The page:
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NGM working to protect workers

NGM working to protect workers

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ELKO – Nevada Gold Mines took many steps to protect workers from the coronavirus that had already infected seven employees in Nevada by early May, but mining operations remained in full swing.

“Nobody has been laid off, and we have no intention of laying anyone off,” said Greg Walker, executive managing director of Nevada Gold Mines, which is the joint venture of Barrick Gold Corp. and Newmont Corp., with Barrick as operator.

Walker said of the employees testing positive for COVID-19, the first one had returned from Africa and tested positive in Elko after being back about a week. He worked at the Cortez Mine.

“His symptoms were very mild, and he was back to work after about 10 days,” he said.

In addition to the Cortez employee, there were three cases at the Phoenix Mine near Battle Mountain, one at the Carlin operations and two at the Turquoise Ridge Mine in Humboldt County, Walker said in a later interview.

Any employee testing positive and quarantined must have a doctor’s approval to return to work, he said.

NGM also has been in constant contact with the emergency organizations in Elko and other communities near where the joint venture operates, Walker said.

Although restrictions began easing in Nevada in May, NGM took precautions beginning in March to protect workers and was continuing protective measures. One effort was to limit the number of underground miners on the elevator cages.

“The total number of employees being transported by a cage conveyance system to our underground mines varies by site. All of our mine sites that utilize this type of underground transportation system have reduced the number of employees per cage deck, and employees are encouraged to wear their respirators and gloves while traveling in the cage,” NGM spokeswoman Natacia Eldridge said in an April 29 email.

Walker outlined additional efforts NGM took as the coronavirus pandemic took hold to protect employees and their communities:

  • A key social-distancing step NGM has taken is to limit the number of people riding a bus to a mine to 15 and using vans and large vehicles to transport others. Limiting the number also limits the people exposed if an employee contracts the coronavirus, Walker said. Usually there are 35 employees on each bus.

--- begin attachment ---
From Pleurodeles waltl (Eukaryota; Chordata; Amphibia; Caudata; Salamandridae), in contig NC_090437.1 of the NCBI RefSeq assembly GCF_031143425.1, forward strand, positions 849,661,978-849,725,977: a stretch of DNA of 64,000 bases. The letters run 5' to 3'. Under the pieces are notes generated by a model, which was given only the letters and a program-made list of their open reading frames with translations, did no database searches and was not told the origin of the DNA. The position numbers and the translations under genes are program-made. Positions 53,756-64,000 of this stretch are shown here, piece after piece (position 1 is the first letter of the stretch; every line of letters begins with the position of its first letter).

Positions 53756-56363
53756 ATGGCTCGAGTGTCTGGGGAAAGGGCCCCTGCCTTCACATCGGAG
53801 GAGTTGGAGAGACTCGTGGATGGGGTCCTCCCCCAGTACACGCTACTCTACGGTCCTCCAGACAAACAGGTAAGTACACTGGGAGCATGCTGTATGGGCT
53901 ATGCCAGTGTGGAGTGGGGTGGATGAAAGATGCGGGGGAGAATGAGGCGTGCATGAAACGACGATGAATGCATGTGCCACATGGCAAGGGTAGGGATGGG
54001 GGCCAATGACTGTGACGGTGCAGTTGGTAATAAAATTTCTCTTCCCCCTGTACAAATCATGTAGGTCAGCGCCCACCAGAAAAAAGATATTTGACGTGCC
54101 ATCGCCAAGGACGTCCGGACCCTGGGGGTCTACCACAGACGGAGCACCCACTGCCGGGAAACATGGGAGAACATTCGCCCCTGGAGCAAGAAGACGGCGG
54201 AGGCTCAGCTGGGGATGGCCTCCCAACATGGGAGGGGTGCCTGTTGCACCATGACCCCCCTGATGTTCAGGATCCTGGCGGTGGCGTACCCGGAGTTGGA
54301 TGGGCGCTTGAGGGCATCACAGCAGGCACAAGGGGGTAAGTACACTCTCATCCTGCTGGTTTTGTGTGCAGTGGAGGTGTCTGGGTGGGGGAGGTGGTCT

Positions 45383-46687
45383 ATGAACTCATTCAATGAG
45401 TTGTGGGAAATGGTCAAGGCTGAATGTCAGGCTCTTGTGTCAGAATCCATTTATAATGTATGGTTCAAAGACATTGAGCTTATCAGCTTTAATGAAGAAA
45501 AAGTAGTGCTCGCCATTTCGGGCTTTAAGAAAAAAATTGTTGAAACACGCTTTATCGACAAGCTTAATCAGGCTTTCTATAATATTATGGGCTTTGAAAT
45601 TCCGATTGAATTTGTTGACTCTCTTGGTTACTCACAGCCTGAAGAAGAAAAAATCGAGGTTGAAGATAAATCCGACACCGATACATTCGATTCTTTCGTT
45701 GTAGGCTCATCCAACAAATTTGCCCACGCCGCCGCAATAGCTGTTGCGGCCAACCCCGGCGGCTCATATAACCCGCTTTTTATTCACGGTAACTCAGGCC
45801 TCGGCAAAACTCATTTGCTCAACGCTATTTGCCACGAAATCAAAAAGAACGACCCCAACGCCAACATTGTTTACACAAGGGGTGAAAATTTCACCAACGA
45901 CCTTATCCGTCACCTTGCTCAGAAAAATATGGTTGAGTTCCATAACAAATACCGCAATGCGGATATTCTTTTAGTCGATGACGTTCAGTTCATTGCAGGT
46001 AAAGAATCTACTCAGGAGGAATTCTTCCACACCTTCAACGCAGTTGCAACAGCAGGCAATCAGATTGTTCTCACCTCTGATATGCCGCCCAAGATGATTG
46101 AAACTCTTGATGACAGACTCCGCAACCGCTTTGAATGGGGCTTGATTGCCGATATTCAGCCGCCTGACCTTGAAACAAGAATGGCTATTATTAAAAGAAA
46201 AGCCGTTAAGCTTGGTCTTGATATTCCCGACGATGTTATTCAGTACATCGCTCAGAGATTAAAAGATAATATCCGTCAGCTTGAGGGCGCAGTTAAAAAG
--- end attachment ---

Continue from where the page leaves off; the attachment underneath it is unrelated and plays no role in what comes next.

• Nevada Gold Mines took another unique step with the hiring of 75 people with health backgrounds who were currently not working due to medical-related business closures. They are working on a contract basis to monitor the temperatures of mine employees.
  • All employees reporting for work have their temperatures checked, and they go through a screening that includes questions about symptoms, travel and contact with anyone who is known to have the coronavirus. If anyone shows symptoms, they must isolate themselves at home for 14 days, Walker said.
  • Conferences that include more than 10 people are split up into video conferences in three different meeting rooms, “so we’ve reduced the number of people in one room,” Walker said. Safety meetings are sometimes held outside. “We apply the six-foot distancing rule.”
  • Nonessential vendor visits are controlled, and the front door to the NGM office in Elko is locked. People must ring a bell, and the person they are seeing will meet them outside.
  • People who aren’t in direct mining operations have been relocated to office space in Elko that keeps them separated. Some people have been relocated to the former Barrick Gold building that was left vacant after NGM combined functions into the former Newmont building, and some people are in an office across the road from the former Barrick building, Walker said.
  • “Employees who are at risk can work from home,” he also said, including those with weakened immune systems or with families with weakened immune systems and pregnant employees. “The last thing we want is for an employee to feel uncomfortable going to work. We give them the right to go into self-quarantine,” Walker said.
  • Hygiene is emphasized, with increased sanitation at facilities, and regular reminders to wash hands or use hand sanitizers. NGM also received a shipment of 40,000 masks. Those were made available to employees and a portion were donated to medical rescue people in the communities.
  • Major maintenance projects that could involve as many as 500 contractors were postponed.
  • NGM is covering deductible medical costs for testing and treatment related to COVID-19, and employees can use accrued leave in advance. If they are not working and not getting paid, the company will continue medical coverage, Walker said.

Decisions on protecting employees where NGM operates are mainly up to Barrick as operator, but Newmont representatives also sit on the NGM board, and Walker said he keeps both the Barrick and Newmont chief executives regularly informed.

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